Fluorescence in situ hybridization (FISH) is a technique that allows specific DNA sequences to be detected on metaphase or interphase chromosomes in cell nuclei1. The technique uses DNA probes with unique sequences that hybridize to whole chromosomes or specific chromosomal regions, and serves as a powerful adjunct to classic cytogenetics. For instance, many earlier studies reported the frequent detection of increased chromosome aberrations in leukemia patients related with benzene exposure, benzene-poisoning patients, and healthy workers exposed to benzene, using classic cytogenetic analysis2. Using FISH, leukemia-specific chromosomal alterations have been observed to be elevated in apparently healthy workers exposed to benzene3-6, indicating the critical roles of cytogentic changes in benzene-induced leukemogenesis. Generally, a single FISH assay examines only one or a few whole chromosomes or specific loci per slide, so multiple hybridizations need to be conducted on multiple slides to cover all of the human chromosomes. Spectral karyotyping (SKY) allows visualization of the whole genome simultaneously, but the requirement for special software and equipment limits its application7. Here, we describe a novel FISH assay, OctoChrome-FISH, which can be applied for Chromosomics, which we define here as the simultaneous analysis of all 24 human chromosomes on one slide in human studies, such as chromosome-wide aneuploidy study (CWAS)8. The basis of the method, marketed by Cytocell as the Chromoprobe Multiprobe System, is an OctoChrome device that is divided into 8 squares, each of which carries three different whole chromosome painting probes (Figure 1). Each of the three probes is directly labeled with a different colored fluorophore, green (FITC), red (Texas Red), and blue (Coumarin). The arrangement of chromosome combinations on the OctoChrome device has been designed to facilitate the identification of the non-random structural chromosome alterations (translocations) found in the most common leukemias and lymphomas, for instance t(9;22), t(15;17), t(8;21), t(14;18)9. Moreover, numerical changes (aneuploidy) in chromosomes can be detected concurrently. The corresponding template slide is also divided into 8 squares onto which metaphase spreads are bound (Figure 2), and is positioned over the OctoChrome device. The probes and target DNA are denatured at high-temperature and hybridized in a humid chamber, and then all 24 human chromosomes can be visualized simultaneously. OctoChrome FISH is a promising technique for the clinical diagnosis of leukemia and lymphoma and for detection of aneuploidies in all chromosomes. We have applied this new Chromosomic approach in a CWAS study of benzene-exposed Chinese workers8,10.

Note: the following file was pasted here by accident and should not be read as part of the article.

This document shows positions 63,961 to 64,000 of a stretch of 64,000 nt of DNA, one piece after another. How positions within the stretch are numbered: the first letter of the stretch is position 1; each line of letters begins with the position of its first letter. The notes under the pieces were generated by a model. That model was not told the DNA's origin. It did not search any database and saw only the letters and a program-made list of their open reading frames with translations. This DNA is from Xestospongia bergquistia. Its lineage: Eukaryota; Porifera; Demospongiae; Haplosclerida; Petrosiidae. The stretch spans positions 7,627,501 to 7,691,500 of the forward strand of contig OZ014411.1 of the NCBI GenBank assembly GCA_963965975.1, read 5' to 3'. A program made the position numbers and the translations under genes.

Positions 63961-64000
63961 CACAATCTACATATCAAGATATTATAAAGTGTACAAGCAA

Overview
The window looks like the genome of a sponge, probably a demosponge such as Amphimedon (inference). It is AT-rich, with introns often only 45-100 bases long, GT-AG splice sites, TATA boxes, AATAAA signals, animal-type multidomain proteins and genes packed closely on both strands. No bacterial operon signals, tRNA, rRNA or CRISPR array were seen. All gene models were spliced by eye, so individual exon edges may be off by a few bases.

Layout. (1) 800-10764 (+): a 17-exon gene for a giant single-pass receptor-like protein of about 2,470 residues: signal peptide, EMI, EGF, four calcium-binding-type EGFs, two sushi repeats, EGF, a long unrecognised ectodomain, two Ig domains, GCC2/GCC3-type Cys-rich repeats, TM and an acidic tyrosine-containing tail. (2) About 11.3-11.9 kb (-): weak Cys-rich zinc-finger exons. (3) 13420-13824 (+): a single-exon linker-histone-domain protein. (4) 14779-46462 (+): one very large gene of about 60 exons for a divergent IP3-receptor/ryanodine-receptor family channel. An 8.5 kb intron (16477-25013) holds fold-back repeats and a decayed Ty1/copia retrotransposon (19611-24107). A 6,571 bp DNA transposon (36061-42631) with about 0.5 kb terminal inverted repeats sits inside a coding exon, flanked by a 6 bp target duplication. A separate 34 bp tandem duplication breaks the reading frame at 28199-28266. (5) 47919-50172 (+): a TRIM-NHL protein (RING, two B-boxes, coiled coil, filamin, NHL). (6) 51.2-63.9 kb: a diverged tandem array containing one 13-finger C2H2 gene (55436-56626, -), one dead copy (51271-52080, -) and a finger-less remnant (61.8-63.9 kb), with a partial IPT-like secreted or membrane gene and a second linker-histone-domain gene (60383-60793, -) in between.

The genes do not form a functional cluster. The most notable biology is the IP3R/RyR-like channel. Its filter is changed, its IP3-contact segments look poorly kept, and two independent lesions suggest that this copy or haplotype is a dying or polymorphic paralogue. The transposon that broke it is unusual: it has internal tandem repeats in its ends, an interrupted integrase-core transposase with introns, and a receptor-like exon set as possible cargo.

Genetics, Issue 60, Chromosomics, OctoChrome-FISH, fluorescence in situ hybridization (FISH), Chromosome-wide aneuploidy study (CWAS), aneuploidy, chromosomal translocations, leukemia, lymphoma
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Determining Soil-transmitted Helminth Infection Status and Physical Fitness of School-aged Children
Authors: Peiling Yap, Thomas Fürst, Ivan Müller, Susi Kriemler, Jürg Utzinger, Peter Steinmann.
Institutions: Swiss Tropical and Public Health Institute, Basel, Switzerland, University of Basel, Basel, Switzerland.